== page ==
There are a million things to organise between saying “Yes” and saying “I do.”
The celebrant has two main areas of responsibility: the first is to make sure that you end up legally married, the second is to create a ceremony which reflects you as a couple and the vision you have within the fairly broad legal boundaries. In this section I want to lead you through the first part – the legal requirements.
At its most basic to get married in Australia you have to be over 18 years of age, not married to any other person, not related directly to the person you hope to marry and you must be entering the marriage freely. There are always some minor variations to laws: for example, there are exceptions to the age limit but they are pretty strict and have to be approved by a court.
Once you have found the right person you must give, in most circumstances, one full month’s notice that you are going to be married. This is done through your celebrant. It is officially done on a form called the NOIM (Notice of Intented Marriage). In Victoria, this is now an on-line form completed by the celebrant through the Registry of Births, Deaths and Marriages. On that form the celebrant needs to provide details of the wedding, both people getting married, any name changes or previous marriages those people might have had and evidence of date of birth and identity. The easiest way to get this form filled in is to collect details from your birth certificate and some form of official photo ID (usually a passport or license.)
I usually provide a couple with a form to fill in with a lot of those details so they can be entered on-line before we meet to sign the NOIM. That gives you time to get your documents together and make sure you have some basic details collected. Once the NOIM is signed in the presence of your celebrant (or another authorised person and then submitted to the celebrant) your month of waiting commences. There are times when not every document is available straight away and that’s OK as long as the NOIM is complete before the wedding. It’s the signing of your intent which has the one month limit.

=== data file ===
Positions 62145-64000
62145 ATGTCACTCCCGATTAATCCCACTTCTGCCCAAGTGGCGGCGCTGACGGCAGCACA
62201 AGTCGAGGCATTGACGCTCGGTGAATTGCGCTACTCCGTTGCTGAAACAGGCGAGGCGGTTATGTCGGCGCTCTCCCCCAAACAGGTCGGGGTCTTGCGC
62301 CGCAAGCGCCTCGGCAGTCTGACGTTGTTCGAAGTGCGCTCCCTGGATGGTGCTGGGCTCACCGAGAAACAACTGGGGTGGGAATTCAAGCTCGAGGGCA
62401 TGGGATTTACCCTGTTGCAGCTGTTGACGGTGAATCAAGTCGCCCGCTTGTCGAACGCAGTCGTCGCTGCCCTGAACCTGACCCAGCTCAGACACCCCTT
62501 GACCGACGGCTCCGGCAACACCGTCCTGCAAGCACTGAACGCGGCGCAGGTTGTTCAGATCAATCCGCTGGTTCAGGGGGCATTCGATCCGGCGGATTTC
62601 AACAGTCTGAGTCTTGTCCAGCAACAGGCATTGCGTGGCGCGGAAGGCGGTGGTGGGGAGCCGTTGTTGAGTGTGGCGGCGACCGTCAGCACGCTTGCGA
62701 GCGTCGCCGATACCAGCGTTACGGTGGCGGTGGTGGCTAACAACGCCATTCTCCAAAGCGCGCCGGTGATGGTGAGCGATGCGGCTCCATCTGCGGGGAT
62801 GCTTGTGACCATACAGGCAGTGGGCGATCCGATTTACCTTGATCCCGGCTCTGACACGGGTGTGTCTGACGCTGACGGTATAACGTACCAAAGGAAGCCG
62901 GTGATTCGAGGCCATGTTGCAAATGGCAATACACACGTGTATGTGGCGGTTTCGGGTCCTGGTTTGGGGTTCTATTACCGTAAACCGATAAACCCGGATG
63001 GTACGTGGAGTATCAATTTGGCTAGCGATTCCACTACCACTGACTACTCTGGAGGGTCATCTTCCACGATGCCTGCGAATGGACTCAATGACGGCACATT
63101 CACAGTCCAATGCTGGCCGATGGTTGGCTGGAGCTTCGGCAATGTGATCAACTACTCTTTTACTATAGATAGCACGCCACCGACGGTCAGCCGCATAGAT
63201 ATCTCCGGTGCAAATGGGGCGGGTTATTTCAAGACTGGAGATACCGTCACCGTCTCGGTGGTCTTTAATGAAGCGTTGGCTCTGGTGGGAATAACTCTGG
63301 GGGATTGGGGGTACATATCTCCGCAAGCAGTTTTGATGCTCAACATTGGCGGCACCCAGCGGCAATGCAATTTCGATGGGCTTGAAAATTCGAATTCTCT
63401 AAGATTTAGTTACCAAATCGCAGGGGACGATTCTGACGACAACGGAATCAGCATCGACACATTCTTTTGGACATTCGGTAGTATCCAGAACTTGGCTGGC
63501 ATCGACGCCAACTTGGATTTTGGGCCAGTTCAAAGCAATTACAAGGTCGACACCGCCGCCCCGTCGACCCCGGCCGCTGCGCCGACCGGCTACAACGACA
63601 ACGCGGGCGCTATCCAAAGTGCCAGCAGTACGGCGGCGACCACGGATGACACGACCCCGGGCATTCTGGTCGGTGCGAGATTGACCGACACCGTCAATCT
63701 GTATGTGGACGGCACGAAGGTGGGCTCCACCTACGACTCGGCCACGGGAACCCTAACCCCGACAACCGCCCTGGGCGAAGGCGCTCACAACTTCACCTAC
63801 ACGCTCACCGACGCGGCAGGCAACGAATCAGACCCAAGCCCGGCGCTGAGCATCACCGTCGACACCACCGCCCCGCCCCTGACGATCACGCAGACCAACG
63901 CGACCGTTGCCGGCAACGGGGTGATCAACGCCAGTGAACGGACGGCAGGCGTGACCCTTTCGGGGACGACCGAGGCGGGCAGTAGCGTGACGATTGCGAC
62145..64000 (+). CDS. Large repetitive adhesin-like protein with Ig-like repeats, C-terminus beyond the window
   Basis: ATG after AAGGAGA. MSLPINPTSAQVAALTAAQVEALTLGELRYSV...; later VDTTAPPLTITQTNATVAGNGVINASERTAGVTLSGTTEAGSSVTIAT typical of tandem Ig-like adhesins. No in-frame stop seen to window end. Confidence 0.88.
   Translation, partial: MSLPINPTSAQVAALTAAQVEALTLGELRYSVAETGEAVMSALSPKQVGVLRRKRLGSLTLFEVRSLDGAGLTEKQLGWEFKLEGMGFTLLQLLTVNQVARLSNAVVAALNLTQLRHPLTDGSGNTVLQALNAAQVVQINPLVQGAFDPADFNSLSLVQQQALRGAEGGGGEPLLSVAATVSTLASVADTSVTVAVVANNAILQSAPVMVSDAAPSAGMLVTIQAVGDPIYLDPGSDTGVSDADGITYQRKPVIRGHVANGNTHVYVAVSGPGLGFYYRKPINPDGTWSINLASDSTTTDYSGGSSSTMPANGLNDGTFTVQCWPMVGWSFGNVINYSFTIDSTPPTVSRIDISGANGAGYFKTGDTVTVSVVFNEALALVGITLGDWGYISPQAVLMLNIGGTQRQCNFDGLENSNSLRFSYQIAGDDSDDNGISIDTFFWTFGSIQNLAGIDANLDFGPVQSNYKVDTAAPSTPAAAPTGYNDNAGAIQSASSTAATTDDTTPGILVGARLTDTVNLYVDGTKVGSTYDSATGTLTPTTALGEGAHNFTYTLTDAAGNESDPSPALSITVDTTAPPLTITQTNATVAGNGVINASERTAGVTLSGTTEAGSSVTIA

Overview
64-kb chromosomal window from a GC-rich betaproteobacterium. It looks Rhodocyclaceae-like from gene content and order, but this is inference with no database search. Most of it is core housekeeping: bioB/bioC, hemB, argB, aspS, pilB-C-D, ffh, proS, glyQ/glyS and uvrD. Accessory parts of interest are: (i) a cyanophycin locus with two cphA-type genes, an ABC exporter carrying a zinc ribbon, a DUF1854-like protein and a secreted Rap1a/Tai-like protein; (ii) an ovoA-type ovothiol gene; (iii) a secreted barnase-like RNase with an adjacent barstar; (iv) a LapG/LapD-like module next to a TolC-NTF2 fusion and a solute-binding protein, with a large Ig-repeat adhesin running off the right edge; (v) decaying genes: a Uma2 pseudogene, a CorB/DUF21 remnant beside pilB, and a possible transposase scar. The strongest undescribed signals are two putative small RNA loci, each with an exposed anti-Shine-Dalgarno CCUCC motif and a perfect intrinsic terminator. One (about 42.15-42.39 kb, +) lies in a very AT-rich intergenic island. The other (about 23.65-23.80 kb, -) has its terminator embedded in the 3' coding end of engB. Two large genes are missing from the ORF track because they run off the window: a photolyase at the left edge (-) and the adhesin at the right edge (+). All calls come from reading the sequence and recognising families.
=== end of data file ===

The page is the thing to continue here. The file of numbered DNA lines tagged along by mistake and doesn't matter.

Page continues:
On some occasions, a couple may need to get married more quickly (due to impending separation due to travel or work, or due to illness.) If that is the case the couple must apply to have their waiting time shortened.
WAIT! There’s more forms!
Not many, but still, just to be sure. The government requires every couple to declare that there is no legal reason why they cannot be married. So, in preparation for the wedding, a couple must sign a declaration of no legal impediment. It’s your oath that you know of no legal reason for you not being permitted to marry. This document is part of the legal bond of marriage.
Finally, the big day arrives and, at some stage, both people being married, two witnesses over the age of 18 and the celebrant have to sign three documents to make the whole wedding a legal marriage. Two of those documents are identical: one gets sent to Births, Deaths and Marriages and one is kept by the celebrant. The other document is a ceremonial certificate which is given to the couple on the day of the wedding.
During the ceremony there are a few parts of the ceremony which must occur from a legal point of view: the celebrant must identify themselves as a legal celebrant, the legal definition of marriage according to law in Australia must be recited and there is a line in the vows which is seen to be the legally binding vow between each person.
The final part of the legal process is the submission of documents. That is done on-line in Victoria. Births, Deaths and Marriages tend to take about a month to process the documents (NOIM, No Legal Impediment and Wedding Certificate) and register the marriage.
Most couples like to have a copy of their legal marriage certificate. That can be ordered by the celebrant at the time the original documents are submitted or can be ordered by the couple on-line once the marriage is registered. There is an additional charge by Births, Deaths and Marriages for this certificate. It is required for legal proof of marriage.
Once you are married, the way you are treated by the law changes. This can impact on taxation, immigration, inheritance, ownership of property and many other areas of life. It is not the celebrant’s role or expertise to advise you on these impacts but it is worth considering as you prepare to become a married couple.
The most simple of wedding processes would require for the NOIM to be completed, the No Legal Impediment document signed, the legal basics of the ceremony are fulfilled and the certificates are signed, submitted and registered. That can be very low key and very quick. Most couples, however, tend to want to add more to their ceremony and it’s that aspect which will be the focus of a lot of this blog. But this page, it’s just the legal basics.